The social registry approach that has been tried in many countries, such as Brazil and the Philippines, is worth considering. The economic situation of citizens is monitored regularly, so that the government knows what kind of support is appropriate.

Citizens who belong to extreme poverty, for example, can only get help for basic needs. While those who are still productive and have specific products are helped by a market linkage program. The data cleansing mechanism can be done through two channels, first the Social Protection Information System (SIKS) as the backbone of DTKS, and all assistance programs should be listed in this platform -form.

Second, the platform should be an interoperable platform existing in the village, namely the Village Information System (SID). More application developers collaborated with village administrations and used similar programming languages. Then the remaining work is to create a protocol so that the applications are easily interoperable and the analytical results can be used to make decisions.

In a broader context, the government already has Presidential Regulation No. 39/2019 and Law No. 4/2008. Both regulations are expected to help the government integrate business processes not only with ministries and other state institutions, but also with local governments so that data can be vertically integrated.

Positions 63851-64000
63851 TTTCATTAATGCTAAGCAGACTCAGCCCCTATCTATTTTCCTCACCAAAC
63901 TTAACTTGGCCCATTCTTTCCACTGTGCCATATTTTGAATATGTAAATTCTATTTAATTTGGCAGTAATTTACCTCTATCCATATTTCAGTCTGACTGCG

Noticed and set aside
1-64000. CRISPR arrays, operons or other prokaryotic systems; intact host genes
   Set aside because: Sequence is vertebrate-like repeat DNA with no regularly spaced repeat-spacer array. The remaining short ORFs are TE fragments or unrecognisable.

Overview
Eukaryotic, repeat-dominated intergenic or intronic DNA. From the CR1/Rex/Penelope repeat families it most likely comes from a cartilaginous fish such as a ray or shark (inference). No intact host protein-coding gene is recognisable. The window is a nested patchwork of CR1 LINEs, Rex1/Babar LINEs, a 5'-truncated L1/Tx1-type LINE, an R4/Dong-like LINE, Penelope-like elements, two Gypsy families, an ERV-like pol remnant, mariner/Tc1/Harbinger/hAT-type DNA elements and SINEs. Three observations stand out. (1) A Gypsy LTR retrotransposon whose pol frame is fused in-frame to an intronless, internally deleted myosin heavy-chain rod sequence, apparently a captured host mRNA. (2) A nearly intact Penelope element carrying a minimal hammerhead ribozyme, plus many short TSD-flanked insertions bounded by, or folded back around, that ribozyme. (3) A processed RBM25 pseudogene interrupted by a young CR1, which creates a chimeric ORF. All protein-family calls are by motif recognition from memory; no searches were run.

Unfortunately, there are still many shortcomings in its implementation. One of them is that there is no single roadmap or action plan for data. The other problem is that the interpretations of Law 39/2019 are also diverse, and most are simply limited to what data is used and what is stored.

The Ministry of Education and Culture dashboard, for example, should not just show a graph of the number of out-of-school children, but could also show an analytical overlay on child marriage rates and the number of underage workers. Using artificial intelligence, the projection could be developed to calculate the needs of building classrooms and recruiting teachers.

India, for example, with a population of 1.3 billion, said in March that it was almost done compiling a database of all of its citizens. India is among the fastest developed countries to follow using a unique identity number as the basis for integrated government data.

Over the next few years, Indonesia’s data integration will hopefully also include taxation, criminal records, banking, and basic utilities. Of course, there is still a lot of work to be done when it comes to unique data. Bureaucratic reform efforts are still underway, including addressing sectoral ego issues, deliberation of the Personal Data Protection Bill to prevent data misuse, and strengthening the bureaucratic work culture.


The author is the Responsive Governance and Public Financial Management Coordinator for the Abt Associates – KOMPAK program. The opinions expressed are his own.

Disclaimer: The opinions expressed in this article are those of the author and do not reflect the official position of the Jakarta Post.